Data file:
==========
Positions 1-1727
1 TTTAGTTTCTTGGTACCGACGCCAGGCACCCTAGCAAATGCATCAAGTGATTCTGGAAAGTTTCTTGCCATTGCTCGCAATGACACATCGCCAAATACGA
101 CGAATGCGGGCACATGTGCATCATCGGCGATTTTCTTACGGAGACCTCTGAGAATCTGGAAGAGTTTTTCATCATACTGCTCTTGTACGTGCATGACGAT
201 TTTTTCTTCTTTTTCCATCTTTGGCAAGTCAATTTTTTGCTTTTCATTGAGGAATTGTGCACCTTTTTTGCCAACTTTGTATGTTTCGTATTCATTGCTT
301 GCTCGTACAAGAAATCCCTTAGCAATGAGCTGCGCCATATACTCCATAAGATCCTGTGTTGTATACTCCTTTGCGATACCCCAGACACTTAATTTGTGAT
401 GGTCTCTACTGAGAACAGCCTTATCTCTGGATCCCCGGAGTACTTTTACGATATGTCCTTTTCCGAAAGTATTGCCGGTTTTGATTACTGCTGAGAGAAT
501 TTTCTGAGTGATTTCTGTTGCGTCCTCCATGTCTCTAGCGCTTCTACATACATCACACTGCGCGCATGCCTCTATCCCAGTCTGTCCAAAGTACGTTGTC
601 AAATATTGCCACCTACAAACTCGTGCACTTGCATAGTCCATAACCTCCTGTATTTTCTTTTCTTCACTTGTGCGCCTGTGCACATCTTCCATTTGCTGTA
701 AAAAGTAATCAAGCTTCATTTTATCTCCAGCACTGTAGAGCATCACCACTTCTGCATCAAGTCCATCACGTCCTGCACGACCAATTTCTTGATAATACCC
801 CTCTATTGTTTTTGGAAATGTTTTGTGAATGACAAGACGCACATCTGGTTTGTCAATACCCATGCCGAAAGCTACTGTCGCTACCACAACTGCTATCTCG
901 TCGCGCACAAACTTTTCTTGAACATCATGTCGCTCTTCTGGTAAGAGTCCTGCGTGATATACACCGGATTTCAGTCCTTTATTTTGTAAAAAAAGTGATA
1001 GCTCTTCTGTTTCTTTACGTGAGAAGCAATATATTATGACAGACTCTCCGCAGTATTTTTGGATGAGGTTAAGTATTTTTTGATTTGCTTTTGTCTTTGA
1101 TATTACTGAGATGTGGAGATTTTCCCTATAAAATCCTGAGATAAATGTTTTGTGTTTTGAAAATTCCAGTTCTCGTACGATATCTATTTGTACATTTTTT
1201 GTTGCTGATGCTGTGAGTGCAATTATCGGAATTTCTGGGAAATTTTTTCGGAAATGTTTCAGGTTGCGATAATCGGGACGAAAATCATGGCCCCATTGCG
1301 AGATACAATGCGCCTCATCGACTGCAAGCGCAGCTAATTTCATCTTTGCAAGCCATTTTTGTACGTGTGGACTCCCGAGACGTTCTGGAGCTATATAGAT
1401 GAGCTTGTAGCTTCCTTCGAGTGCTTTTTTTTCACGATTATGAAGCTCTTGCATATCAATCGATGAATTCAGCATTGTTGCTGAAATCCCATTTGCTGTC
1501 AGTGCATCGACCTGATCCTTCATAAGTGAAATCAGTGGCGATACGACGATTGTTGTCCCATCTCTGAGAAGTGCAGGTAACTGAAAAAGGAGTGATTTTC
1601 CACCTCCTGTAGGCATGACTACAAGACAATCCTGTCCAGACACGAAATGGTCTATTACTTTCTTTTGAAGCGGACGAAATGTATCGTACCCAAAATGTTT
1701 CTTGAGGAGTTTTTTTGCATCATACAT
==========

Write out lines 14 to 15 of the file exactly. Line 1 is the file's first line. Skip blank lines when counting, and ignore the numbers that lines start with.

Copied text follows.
1201 GTTGCTGATGCTGTGAGTGCAATTATCGGAATTTCTGGGAAATTTTTTCGGAAATGTTTCAGGTTGCGATAATCGGGACGAAAATCATGGCCCCATTGCG
1301 AGATACAATGCGCCTCATCGACTGCAAGCGCAGCTAATTTCATCTTTGCAAGCCATTTTTGTACGTGTGGACTCCCGAGACGTTCTGGAGCTATATAGAT